However, in one neonate, there was a more severe illness, with sepsis and encephalitis, requiring ionotropic support and ventilation. A tonic seizure occurred on day two of admission, and HPeV was detected in the CSF. Further testing detected HPeV in the stool, blood and a throat swab, confirming HPeV sepsis, and intravenous immunoglobulin was given. A follow-up electroencephalogram and magnetic resonance imaging of the brain both indicated encephalitis. The neonate was discharged after 10 days with no obvious neurological sequelae.

Background

Parechovirus is a non-enveloped, single-stranded RNA virus within the family Picornaviridae, which also includes rhinoviruses and enteroviruses. There are at least 16 different human HPeV types, of which HPeV type 3 is the most common cause of clinical disease in humans [3]. The spectrum of disease (mainly for HPeV 3) can range from self-limiting mild gastroenteritis and respiratory infections to more severe neurological complications (acute flaccid paralysis, encephalitis) and myocarditis [4].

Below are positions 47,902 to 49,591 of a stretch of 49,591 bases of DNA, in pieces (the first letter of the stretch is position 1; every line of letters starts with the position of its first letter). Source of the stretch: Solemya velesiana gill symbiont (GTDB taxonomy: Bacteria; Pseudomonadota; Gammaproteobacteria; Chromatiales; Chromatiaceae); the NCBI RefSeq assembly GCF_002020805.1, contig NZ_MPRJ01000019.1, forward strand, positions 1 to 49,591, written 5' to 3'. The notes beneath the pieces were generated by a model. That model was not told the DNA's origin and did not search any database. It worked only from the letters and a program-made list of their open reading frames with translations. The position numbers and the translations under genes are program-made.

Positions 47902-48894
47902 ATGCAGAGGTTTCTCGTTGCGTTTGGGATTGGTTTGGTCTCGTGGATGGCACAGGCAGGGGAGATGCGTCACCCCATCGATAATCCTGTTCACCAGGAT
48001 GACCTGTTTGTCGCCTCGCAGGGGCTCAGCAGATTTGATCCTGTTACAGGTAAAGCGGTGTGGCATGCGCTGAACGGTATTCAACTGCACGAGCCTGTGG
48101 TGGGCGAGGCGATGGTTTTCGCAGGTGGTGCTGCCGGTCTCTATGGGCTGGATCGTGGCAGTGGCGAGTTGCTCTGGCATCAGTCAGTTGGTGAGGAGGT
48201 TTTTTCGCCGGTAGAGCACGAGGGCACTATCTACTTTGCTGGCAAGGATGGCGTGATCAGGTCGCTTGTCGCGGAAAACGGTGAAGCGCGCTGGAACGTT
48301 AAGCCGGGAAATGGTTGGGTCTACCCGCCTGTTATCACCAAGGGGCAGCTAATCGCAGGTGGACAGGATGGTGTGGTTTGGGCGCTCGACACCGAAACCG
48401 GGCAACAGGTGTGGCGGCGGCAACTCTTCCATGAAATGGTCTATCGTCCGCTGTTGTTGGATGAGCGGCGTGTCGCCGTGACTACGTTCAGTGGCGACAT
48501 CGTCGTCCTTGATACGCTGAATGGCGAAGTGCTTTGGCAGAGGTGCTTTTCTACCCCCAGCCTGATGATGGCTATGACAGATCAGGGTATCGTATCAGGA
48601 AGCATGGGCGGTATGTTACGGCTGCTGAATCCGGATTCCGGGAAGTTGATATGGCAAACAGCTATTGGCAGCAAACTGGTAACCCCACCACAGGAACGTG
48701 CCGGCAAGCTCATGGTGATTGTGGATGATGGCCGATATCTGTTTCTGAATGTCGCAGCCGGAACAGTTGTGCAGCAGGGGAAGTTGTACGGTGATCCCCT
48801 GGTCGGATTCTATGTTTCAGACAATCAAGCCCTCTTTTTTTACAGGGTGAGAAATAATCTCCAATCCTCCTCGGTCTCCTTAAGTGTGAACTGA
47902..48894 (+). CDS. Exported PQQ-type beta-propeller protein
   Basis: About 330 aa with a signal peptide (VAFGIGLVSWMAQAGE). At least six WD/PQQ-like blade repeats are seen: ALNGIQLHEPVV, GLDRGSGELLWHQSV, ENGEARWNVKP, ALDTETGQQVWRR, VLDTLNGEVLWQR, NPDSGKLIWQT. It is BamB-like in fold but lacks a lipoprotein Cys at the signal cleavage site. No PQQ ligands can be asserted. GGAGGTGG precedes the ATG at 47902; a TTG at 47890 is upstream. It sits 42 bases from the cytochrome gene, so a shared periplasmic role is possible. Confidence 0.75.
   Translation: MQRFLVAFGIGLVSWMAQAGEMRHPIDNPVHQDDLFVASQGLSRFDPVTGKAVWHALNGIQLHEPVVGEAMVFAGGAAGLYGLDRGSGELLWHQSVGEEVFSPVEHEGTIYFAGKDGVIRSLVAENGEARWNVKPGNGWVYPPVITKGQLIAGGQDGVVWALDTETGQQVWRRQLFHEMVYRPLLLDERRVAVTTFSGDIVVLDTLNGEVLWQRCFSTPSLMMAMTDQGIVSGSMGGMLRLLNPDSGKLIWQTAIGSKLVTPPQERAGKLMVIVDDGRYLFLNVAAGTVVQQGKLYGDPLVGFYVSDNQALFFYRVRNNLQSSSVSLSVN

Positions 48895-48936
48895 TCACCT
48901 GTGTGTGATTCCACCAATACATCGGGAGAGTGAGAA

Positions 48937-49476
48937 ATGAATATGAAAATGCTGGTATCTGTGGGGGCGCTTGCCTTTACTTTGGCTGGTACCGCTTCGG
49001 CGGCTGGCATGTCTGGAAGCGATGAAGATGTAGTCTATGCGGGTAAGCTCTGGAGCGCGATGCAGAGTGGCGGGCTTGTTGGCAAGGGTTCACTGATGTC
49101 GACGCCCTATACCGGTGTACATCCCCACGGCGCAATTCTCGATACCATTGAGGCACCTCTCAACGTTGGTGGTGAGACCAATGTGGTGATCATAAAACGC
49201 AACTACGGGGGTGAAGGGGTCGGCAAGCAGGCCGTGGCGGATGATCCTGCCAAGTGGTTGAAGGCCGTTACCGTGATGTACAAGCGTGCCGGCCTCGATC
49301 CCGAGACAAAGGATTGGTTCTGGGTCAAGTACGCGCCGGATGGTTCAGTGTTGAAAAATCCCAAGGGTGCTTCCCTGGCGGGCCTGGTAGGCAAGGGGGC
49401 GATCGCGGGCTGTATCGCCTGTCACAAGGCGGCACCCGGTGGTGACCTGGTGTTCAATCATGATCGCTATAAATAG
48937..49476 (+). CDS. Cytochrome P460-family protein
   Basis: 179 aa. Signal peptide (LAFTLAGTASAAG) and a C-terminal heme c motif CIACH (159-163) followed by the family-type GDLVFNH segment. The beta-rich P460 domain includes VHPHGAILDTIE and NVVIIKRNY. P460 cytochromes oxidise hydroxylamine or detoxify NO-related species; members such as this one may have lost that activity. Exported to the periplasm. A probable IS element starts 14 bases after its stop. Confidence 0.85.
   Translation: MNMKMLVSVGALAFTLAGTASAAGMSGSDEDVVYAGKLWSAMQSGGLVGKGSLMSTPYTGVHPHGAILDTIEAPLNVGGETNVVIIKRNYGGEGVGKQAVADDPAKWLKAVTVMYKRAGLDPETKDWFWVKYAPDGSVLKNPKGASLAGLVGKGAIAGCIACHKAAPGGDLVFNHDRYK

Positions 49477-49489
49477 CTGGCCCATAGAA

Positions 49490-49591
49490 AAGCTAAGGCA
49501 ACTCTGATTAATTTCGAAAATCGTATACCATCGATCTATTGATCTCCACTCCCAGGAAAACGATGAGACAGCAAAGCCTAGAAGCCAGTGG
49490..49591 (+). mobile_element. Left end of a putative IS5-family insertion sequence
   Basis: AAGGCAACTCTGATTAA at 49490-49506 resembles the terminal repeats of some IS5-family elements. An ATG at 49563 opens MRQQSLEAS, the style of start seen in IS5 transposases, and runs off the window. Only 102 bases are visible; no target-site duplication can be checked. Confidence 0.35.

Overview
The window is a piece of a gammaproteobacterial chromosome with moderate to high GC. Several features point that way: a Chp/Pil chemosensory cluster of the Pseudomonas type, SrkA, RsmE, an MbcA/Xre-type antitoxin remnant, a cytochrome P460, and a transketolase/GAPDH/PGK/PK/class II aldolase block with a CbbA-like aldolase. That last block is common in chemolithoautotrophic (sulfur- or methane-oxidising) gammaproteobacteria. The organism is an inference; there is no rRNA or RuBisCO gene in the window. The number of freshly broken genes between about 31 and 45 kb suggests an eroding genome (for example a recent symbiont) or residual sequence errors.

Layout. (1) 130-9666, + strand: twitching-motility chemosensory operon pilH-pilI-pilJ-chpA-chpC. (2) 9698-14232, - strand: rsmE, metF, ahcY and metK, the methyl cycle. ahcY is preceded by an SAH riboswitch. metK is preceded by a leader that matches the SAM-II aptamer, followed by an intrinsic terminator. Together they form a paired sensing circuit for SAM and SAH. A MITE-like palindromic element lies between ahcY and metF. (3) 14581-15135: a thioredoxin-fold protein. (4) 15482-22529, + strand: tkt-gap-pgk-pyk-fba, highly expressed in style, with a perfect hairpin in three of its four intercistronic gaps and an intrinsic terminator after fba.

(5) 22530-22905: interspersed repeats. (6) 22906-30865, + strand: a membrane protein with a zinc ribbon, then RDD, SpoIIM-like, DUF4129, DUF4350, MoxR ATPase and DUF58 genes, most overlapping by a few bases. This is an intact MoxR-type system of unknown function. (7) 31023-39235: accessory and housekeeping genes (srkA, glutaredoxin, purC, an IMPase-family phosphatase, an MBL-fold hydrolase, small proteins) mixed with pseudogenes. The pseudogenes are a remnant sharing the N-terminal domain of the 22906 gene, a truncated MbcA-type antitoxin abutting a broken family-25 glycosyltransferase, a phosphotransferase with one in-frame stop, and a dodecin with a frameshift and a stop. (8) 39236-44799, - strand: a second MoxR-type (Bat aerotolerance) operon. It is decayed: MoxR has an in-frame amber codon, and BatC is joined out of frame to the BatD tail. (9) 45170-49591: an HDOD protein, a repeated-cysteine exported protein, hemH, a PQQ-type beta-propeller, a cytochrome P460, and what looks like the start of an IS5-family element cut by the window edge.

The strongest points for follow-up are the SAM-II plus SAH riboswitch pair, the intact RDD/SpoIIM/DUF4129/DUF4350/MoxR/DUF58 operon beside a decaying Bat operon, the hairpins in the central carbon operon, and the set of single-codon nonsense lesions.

Infections with HPeV in neonates and infants have been well-documented [5-10], but HPeV has only relatively recently been included as a target in our in-house and some commercial PCR assays used for testing CSF. This is most likely due to the growing recognition of HPeV as a common potential cause of sepsis and febrile seizures from various studies and outbreak investigations in recent years [11-16].

Discussion

This increase in the number of HPeV infections associated with sepsis in neonates and infants is now being confirmed elsewhere in the UK, and viral sequencing analysis is currently in progress for samples from these 26 cases and others (David Allen, Public Health England, personal communications, July 2016).